It's preselection time for the NSW Greens, and videos, personal endorsements, and appeals to members are coming thick and fast, prompted by an anticipated tight contest between incumbent Greens Senator Lee Rhiannon and NSW upper house member Mehreen Faruqi for top spot on the party's ticket. The preselection opens on 5 November and closes on the 24th.
Following hot on its heels will be preselections for the state's 2019 elections, another tight contest for number one spot between two sitting Greens upper house members, David Shoebridge and Jeremy Buckingham.
Once upon a time (ie 15 years ago) preselections were laid-back affairs. Optimistic candidates would share a car and travel together across the state to country and city locations to speak to local Greens groups and answer questions. The prospects of winning were never seen to be huge, so it was all a fairly friendly affair. All that has changed, and so has the need for Greens members to think very hard before marking their ballot papers.
Guy Rundle recently made a number of challenging observations in Crikey, namely that, over the last three decades, "the political framework of the West has been greened" and that environmental impacts are no longer routinely dismissed as unfortunate but inevitable collateral damage in the drive for economic growth but rather central considerations that cannot be ignored. He hailed this as "a tremendous, epochal achievement by the global green movement".
But this success, he contends, has had its downside for the Greens in Australia and elsewhere, as "centre-left parties are taking on increasingly large amounts of the [Greens'] program" and are wooing environmentally aware voters with the proposition that only Labor (in Australia) can offer a realistic prospect of forming government and implementing its program.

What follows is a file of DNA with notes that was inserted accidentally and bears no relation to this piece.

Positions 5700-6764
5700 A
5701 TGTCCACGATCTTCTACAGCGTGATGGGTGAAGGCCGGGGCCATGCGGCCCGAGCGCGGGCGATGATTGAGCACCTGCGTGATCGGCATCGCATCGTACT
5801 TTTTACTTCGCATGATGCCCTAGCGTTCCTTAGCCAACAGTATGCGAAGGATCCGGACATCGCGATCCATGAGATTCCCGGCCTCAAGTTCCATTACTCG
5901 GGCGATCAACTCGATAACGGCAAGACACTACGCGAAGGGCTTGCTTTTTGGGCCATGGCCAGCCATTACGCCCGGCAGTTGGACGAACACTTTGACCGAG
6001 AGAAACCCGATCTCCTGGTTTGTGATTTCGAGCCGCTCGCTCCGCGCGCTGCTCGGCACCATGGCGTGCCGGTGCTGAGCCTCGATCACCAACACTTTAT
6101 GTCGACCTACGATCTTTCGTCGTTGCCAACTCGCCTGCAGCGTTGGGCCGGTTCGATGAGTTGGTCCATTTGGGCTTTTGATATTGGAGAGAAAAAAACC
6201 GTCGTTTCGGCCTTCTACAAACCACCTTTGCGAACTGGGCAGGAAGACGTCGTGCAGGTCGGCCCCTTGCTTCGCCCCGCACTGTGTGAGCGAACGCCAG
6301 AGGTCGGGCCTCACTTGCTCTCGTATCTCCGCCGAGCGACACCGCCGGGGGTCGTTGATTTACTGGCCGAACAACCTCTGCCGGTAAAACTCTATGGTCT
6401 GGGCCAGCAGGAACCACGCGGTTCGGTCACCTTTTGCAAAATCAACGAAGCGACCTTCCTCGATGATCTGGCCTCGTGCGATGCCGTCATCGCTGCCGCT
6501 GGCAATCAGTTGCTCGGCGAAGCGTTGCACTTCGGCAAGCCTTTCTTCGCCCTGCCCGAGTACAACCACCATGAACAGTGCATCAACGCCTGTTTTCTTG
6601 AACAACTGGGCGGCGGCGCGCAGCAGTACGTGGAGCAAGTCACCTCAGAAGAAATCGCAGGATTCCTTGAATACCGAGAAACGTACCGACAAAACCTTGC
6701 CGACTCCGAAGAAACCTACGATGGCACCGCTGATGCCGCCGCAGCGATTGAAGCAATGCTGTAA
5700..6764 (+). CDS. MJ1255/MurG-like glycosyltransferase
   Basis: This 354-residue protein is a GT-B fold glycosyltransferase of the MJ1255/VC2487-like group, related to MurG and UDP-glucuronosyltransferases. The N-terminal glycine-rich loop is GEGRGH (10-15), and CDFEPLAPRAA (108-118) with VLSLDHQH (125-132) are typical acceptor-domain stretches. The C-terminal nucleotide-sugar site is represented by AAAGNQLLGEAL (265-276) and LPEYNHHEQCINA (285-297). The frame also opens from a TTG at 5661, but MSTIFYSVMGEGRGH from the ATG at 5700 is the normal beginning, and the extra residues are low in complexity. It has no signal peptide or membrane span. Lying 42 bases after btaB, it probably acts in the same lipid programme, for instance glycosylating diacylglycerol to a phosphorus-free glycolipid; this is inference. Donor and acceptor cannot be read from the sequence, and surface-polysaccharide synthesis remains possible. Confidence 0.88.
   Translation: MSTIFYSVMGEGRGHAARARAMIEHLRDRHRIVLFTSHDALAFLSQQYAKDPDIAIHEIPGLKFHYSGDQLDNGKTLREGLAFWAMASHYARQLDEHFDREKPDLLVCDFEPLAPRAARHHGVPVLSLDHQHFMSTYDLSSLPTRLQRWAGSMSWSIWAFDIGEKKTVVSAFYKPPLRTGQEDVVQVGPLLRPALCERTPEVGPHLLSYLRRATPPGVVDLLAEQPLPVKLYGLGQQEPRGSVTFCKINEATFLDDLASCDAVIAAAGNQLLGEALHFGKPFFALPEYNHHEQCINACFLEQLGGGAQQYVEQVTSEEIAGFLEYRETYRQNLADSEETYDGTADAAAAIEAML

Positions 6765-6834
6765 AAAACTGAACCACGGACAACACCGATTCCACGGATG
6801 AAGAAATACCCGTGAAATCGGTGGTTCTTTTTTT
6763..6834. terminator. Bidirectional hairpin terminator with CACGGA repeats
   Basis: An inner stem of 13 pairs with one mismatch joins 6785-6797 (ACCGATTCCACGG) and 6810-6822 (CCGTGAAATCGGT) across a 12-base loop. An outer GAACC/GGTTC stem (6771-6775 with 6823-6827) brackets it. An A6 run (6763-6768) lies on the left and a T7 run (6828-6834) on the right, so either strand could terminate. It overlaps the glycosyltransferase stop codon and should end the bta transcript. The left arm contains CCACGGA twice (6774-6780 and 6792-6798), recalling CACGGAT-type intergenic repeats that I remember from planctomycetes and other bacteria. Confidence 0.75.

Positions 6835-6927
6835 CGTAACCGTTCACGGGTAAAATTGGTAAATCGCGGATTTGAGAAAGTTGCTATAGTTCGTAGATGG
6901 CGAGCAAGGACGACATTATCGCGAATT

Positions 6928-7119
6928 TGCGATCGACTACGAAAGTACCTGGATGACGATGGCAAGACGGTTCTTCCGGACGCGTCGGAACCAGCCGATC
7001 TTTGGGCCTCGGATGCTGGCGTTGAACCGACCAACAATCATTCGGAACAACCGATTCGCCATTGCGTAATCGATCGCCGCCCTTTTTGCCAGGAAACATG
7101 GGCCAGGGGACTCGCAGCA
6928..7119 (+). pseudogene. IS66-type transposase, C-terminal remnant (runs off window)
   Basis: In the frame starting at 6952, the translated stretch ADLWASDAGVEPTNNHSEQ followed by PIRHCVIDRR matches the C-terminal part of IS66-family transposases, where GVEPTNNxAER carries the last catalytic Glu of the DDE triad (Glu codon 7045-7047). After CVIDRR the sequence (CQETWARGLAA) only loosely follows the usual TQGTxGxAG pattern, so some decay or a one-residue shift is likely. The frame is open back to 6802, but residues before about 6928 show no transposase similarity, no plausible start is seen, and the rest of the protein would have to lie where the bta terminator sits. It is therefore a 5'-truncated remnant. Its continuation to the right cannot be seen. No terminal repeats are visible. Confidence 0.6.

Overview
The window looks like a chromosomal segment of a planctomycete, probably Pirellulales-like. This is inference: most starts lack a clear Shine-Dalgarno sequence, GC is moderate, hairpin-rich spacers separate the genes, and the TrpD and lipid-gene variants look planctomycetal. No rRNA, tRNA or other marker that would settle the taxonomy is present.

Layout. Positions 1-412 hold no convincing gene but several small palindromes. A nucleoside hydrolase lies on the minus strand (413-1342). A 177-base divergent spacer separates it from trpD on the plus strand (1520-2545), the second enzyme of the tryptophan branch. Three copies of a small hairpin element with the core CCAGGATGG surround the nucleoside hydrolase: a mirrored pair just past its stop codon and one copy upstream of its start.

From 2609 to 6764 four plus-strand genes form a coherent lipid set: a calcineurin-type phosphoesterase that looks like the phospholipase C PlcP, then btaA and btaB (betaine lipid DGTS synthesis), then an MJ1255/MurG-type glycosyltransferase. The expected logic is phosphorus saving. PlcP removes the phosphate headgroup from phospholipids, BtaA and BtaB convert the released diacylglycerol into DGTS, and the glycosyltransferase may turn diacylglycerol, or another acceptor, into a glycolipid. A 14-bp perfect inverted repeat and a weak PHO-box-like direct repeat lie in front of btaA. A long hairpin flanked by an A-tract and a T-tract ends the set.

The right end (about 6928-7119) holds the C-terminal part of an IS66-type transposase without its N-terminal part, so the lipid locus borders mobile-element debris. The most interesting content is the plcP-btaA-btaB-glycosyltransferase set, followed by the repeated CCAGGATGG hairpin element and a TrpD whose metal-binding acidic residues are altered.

Rundle argues that The Greens' reaction should not be one of "a company looking for a variant product in new markets". Rather the party must respond to the shift in politics by:
...reflect[ing] deeply on what the essence of their politics is, and why members of such a party are in it in the first place. That reflection can only come to one conclusion: the Greens cannot be a party primarily about same-sex marriage or refugees, or sexist advertising, or a hundred other causes, no matter how compelling the moral claims, or the electoral advantage of such. The Greens has to be a party centred on the single fact that the current global political-economic-cultural system is undermining the possibility of human (and much other) life on this planet, that it has opened up the possibility of human extinction in real time, through creating 8 degrees+ temperature rise, and oceanic system collapse and other processes.
Rundle's prescription is for the Greens "to disrupt the notion that we can simply sort wildly differing political causes as equivalent, and off-the-rack: regional library services/Israel-Palestine/extinction of major fish species/unisex toilets on interstate rail". Rather, the party has "to propose solutions that are integrated with global equality and social justice and the prospering of communities". He warns, however, that the Greens will become "positively politically regressive" if the focus is substantially diverted from "the depth and reality of the global crisis".
The Greens have long campaigned for policies that have taken time to gain broader acceptance: climate change is a reality and not a conspiracy; drugs are a health and not a criminal issue; equality should be a reality and not subject to race, religion or gender considerations; fracking is undeniably bad; renewables are in everybody's interest; human rights issues (refugees, abortion, euthansia) are not secondary concerns.
Important as these matters are, there is a view among thinking, liberal-minded voters, that the Greens' positions are no longer contentious let alone outrageous. All would agree they pose no serious challenge to the status quo.
The issue that I believe the Greens must now tackle – and expect its elected representatives to tackle – is what is the fundamental cause of the climate crisis facing the planet, and how should we respond?
Do we assume that capitalism will ultimately come up with a solution, or is capitalism itself the problem? Should we rely on parliament to remedy matters, or is it simply a platform from which to advocate more fundamental change? If so, what does that change entail? With whom should we collaborate (unions, social welfare, community groups?) and how do we spell out the interrelatedness of problems and in the process lay out what needs to be done?
I do not know if Rundle's analysis, let alone his remedy, is shared by other Greens members, but what I do know is that he has posed serious questions about the party's immediate and long-term objectives, and how we should be tackling the issue that should be front and centre of our thinking – how do we confront the real issue of the day, the very survival of humanity?